The second thing is, the private sector can provide a level of innovation through a competitive process that sometimes government can’t do. The competitive process involves companies that have worked all over the world, so they’ve done rapid transit in Barcelona, or Istanbul, or Berlin. So they bring all the innovation and all the design ideas that they’ve gathered working all over the world, so you get the benefit of what everybody’s doing rather than what locally or provincially we think is the solution. In the case of Canada Line, there were many instances where we had anticipated solutions to a problem, and SNC-Lavalin came up with solutions that were much better, no doubt as a function of some of the work they were doing elsewhere. Because government doesn’t always know the answer, so if you can create a design competition or a way to solve an engineering problem with the benefit of many minds with experience worldwide, that is a good thing.

And generally speaking, I think the private sector does a better job of managing risk than the government does. When the private sector takes a risk, they almost have to do a better job of understanding what that risk is, the likelihood of it occurring, and the cost if it were to occur. Government doesn’t do as good a job of that, historically. Because when things go wrong in government, usually the consequences are spread among thousands if not millions of taxpayers. So the consequences of mismanaging a risk for government are smaller than for the private sector, generally speaking.

So when you involve the private sector, you have to figure out what the risks are in a project and then figure out whether the government or the private sector is better able to manage it. In most cases, it’s better to transfer the risk to the private sector and pay a little to do that. Not all risks. If you look at Canada Line, environmental permitting risks were something that the government ended up keeping. So the consequences of not getting a permit would be on government. The cost of acquiring property for the line was a risk that we kept. But virtually all the rest of the risk, whether it be schedule risk, or ground condition risk, or overall construction or material cost risk, we transferred that to the private sector.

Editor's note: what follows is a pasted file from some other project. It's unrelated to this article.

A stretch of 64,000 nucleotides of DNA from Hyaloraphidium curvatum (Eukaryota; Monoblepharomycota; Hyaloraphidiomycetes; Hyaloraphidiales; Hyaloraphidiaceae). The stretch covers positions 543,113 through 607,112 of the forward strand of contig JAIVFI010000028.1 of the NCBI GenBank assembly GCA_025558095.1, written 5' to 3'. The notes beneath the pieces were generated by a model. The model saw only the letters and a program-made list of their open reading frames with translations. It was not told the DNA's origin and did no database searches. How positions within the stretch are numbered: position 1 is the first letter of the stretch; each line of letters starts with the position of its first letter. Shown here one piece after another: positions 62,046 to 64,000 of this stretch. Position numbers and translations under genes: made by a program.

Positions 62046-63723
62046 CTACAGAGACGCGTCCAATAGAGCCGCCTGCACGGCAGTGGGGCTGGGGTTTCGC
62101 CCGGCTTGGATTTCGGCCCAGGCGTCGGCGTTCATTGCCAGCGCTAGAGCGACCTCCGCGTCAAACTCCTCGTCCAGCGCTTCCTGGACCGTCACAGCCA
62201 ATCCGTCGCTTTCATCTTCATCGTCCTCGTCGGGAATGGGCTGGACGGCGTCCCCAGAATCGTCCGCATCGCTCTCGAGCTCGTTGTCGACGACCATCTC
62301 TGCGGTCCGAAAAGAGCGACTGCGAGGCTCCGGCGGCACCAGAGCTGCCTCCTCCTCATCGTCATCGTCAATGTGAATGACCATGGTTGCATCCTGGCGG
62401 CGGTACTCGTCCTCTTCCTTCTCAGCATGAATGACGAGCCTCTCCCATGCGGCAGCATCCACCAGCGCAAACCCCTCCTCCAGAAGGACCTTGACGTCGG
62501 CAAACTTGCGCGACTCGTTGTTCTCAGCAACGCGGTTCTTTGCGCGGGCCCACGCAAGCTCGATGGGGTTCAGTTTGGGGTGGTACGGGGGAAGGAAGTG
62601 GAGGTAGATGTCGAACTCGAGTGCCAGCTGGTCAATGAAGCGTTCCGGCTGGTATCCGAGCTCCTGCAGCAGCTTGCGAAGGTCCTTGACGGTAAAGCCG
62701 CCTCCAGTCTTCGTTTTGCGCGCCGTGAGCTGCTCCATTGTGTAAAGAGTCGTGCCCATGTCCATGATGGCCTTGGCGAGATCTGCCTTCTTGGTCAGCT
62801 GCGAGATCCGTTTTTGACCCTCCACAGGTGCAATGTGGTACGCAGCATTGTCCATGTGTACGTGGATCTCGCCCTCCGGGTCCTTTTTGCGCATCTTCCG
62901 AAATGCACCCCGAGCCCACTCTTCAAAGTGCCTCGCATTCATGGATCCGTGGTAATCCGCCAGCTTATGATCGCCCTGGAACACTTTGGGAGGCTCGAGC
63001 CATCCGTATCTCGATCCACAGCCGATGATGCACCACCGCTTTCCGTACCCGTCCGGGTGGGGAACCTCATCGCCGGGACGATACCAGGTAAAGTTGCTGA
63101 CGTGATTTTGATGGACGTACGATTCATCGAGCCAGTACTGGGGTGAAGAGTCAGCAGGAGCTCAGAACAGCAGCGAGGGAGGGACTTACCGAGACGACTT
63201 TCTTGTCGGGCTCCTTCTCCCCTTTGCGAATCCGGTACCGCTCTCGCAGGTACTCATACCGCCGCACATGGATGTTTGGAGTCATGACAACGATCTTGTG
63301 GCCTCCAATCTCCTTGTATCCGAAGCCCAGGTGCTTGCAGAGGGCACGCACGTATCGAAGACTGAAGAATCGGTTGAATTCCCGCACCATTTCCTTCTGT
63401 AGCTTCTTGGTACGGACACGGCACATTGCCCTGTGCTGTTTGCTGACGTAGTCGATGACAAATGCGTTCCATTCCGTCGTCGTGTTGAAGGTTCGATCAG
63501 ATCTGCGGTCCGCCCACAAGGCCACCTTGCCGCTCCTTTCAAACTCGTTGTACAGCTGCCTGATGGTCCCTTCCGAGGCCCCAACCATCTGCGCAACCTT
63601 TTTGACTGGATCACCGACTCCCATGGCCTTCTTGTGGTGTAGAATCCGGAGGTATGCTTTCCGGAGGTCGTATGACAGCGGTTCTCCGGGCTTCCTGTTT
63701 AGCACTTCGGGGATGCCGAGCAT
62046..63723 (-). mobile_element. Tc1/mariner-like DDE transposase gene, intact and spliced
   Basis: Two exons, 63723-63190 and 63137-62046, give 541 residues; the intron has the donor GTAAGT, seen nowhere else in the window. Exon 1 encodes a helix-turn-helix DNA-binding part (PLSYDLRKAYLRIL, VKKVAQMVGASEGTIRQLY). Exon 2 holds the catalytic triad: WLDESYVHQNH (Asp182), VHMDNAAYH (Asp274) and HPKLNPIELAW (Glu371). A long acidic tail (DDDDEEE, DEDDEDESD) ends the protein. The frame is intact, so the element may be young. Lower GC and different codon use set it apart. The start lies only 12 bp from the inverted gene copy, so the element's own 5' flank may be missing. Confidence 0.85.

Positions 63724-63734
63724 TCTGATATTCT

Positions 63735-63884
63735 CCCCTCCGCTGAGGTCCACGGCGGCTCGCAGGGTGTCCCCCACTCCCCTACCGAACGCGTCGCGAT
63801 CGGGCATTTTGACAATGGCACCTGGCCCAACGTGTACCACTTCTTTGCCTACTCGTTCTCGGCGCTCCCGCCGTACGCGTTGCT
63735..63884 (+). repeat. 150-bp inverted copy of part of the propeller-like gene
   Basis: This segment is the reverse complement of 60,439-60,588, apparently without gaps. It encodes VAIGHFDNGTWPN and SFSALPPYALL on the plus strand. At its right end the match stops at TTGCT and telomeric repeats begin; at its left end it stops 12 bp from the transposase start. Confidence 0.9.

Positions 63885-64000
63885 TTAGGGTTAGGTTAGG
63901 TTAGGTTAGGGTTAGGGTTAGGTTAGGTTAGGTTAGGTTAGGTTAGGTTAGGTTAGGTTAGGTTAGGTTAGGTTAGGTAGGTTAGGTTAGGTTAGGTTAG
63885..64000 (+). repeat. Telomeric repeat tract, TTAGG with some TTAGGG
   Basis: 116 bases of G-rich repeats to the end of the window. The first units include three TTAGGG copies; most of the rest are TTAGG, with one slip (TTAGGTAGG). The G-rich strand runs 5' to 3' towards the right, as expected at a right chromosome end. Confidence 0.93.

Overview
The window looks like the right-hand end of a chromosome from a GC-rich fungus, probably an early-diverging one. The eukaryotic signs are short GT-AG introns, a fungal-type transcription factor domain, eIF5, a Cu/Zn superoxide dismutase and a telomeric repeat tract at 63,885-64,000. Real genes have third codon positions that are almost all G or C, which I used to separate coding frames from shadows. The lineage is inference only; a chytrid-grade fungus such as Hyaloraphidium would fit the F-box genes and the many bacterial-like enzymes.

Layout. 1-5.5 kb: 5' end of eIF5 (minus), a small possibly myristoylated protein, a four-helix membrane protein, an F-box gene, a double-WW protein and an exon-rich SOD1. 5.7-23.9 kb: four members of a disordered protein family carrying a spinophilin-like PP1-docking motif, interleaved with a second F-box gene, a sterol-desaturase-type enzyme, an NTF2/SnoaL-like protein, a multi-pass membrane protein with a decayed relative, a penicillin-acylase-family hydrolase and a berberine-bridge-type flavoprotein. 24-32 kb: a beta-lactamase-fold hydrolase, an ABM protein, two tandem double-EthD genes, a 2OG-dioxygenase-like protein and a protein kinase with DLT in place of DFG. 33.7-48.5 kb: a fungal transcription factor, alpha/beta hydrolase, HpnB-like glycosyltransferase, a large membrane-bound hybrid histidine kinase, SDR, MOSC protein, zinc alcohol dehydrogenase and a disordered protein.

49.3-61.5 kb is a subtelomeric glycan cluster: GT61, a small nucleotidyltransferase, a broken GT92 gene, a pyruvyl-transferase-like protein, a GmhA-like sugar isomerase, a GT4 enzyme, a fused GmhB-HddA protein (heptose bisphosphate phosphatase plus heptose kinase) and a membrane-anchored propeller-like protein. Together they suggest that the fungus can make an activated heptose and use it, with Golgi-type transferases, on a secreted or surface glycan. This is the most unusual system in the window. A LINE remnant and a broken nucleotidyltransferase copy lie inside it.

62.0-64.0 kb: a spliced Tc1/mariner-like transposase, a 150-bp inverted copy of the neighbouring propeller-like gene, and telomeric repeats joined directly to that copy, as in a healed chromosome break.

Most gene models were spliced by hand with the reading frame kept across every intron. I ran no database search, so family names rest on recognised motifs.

[Private sector involvement] secured more certainty for the project. The fact that the Canada Line was delivered early and under budget was in part due to the fact that the private sector was managing that risk.

Also, in our case, effectively the same company that designed and built the line is the same one that had to maintain and operate it for 30 years. So I think there’s a symmetry to that. It creates a commercial incentive to design and build something well if you have to bear the cost of operating and maintaining it over time. I think that is a benefit for government, because it’s a question of looking at the whole cost of the line for 30 years. If the private sector has to bear the cost of maintaining it, whether it’s cleaning the tiles or maintaining the trains, they’re more likely to invest up front in a quality product.

Were you generally in favour of public-private partnerships before the Canada Line project?

I think I’ve always felt that there is a place for the government and the private sector in most things. Each does certain things well. The art is to figure out where the government’s role should be and stop and where the private sector’s role should be and stop.

I think some of the confusion that arises, is that it’s not as easy as one-size-fits-all. What does it mean, public-private partnerships? It could mean anything. But it has the potential to work well if the government owners ask, ‘Is there a role, and what role would best suit the project that we’re trying to build or the objectives that we have?’ Rather than start from a preconception that private sector’s going to be involved.

Where do you see room for the private sector to get involved in Toronto’s transit system?

It would certainly be worthwhile to look and see if the transit projects that are currently under discussion would benefit from private sector participation. I think that would be a worthy piece of work to do. And then if one concluded there was a role, then define exactly what that role would be. Is it designing and building the line? Is it just financing the line, and what would that look like? What that role might be and what it might look like for that project, because it’s a project by project thing, I couldn’t comment, because it’s a pretty detailed piece of work.

Jane Bird shared her experiences with public-private partnership to build Vancouver’s Canada Line as part of The Munk School’s Moving Our Region speaker series yesterday afternoon.